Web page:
The education of physicians to the problems and responses of this by our organizations is paramount.  Many doctors are being trained today without the understanding of what I Have just outlined.  The AAOS PAC in Washington DC is in the top 10 with almost four million dollars now and we are progressing with 25% participation.  At this point in time, we have an audience in Washington.  Having been to the NOLC for the last eight years, the asks are sometimes soft and should be harder but without a check in hand and without spending of money for various issues, we have no say.  The old saying that if you are not sitting at the table, you are what is for dinner, is true.

Medicare, is the reimbursement standard and is reduced 70% in the last 30 years.  You go to and you can find an article I wrote on Medicare reimbursement by the Economic Committee that I put together in the Board of Counselors several years ago.  This has brought forward and outlined the reduction of Medicare reimbursement, demonstrating Medicare sustainability which has been reduced 70%.  An alternative payment is put together by Cuomo of New York when he found United Healthcare, was using a company called Ingenex to down-code their CPT codes.  This was essentially fraud, he sued them and got tens of millions of dollars to put together a not-for-profit called which outlines what legitimate reimbursement is.  Our consumer price index has doubled in the last 30 years and with reduction of Medicare, has destroyed economic sustainability of private practice.  This affects young doctors in debt to $200,000 plus, facing employment.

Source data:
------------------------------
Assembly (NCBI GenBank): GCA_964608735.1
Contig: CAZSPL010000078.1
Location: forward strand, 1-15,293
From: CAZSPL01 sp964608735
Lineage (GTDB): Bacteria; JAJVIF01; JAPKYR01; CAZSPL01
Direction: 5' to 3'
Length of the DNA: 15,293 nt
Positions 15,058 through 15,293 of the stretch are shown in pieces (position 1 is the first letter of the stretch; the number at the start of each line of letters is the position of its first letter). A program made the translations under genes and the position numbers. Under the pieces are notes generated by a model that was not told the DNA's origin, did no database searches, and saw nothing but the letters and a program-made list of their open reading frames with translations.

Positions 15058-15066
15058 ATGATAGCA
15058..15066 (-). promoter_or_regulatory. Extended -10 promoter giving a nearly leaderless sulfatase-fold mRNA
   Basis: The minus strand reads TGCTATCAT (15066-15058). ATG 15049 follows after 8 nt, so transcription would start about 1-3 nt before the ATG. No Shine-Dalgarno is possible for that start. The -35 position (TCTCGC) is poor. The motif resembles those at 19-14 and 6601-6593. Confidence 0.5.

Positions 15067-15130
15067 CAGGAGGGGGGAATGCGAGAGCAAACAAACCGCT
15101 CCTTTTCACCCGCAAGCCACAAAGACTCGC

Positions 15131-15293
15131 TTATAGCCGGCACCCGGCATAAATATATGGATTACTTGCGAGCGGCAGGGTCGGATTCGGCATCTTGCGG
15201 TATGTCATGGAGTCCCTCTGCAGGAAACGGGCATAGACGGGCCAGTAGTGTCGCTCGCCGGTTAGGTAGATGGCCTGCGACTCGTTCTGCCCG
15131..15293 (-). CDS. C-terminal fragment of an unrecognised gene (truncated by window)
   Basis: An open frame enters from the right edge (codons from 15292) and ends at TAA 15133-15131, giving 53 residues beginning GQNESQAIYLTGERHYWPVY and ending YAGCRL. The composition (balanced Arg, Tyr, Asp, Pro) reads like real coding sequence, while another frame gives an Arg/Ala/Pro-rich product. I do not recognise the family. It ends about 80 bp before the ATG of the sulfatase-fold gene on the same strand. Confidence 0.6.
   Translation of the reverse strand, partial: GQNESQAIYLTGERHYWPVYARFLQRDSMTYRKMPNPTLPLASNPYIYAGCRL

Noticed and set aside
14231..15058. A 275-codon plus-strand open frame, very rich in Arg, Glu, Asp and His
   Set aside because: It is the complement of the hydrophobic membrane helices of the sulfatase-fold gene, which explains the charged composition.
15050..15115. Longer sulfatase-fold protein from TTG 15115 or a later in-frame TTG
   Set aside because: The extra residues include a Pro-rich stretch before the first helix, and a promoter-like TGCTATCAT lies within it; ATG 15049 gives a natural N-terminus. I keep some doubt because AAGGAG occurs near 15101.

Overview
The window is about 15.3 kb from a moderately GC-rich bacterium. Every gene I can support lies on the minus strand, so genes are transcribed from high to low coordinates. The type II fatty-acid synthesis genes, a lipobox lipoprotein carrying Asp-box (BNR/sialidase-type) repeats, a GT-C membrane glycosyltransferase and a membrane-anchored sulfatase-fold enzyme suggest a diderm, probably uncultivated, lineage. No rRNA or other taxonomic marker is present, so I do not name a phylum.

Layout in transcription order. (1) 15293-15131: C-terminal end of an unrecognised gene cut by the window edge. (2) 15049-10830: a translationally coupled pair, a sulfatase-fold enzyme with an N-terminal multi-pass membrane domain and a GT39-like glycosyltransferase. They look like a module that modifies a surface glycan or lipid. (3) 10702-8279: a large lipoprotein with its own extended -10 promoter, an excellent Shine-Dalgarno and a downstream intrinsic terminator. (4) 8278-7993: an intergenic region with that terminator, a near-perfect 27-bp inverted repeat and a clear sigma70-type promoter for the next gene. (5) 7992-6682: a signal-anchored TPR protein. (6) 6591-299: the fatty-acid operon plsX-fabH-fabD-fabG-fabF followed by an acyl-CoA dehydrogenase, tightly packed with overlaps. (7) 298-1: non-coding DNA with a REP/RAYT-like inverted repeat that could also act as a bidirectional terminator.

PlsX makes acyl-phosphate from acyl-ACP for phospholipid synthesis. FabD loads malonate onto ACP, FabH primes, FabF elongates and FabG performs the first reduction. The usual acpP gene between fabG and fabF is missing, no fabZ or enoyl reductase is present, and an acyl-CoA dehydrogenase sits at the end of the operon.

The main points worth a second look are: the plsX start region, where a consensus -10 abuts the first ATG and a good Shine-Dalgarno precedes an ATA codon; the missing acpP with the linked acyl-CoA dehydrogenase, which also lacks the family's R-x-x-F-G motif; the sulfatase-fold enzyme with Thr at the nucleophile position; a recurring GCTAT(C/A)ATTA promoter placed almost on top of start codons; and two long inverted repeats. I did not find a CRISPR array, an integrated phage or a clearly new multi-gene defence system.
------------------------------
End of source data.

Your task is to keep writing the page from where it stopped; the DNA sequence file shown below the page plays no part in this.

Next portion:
Another thing that needs to be discussed is the medical loss ratio, MLR.  It is a ratio of claims insurers pay out to hospitals, doctors and other to collected premiums.  You have a hundred million dollars in insurance collected and eighty million dollars are paid out, twenty million dollars is the profit.  The medical loss ratio is 80%.  This is now an affordable care mandate whereas before, many companies did not spend the full 80%.  Therefore, small checks were returned to people during the Affordable Care Act.  In other countries, the medical loss ratio is 95% with 5% administration and Medicare is 99% with 1% administration.  Unfortunately, people have found loopholes with Medicare which has created the fraud we see here in Miami.  A low medical loss ratio equals a higher profit and should be applicable to every hospital for transparency.  The SGR cut fees proportionately for doctor’s income and never increased during the healthcare boom.  Doctors are targeted as the prime drivers of cost.  If you are having trouble with this logic, there is no logic.  Physicians only get 8 cents of the medical dollar.  The rest goes to hospitals and insurance companies.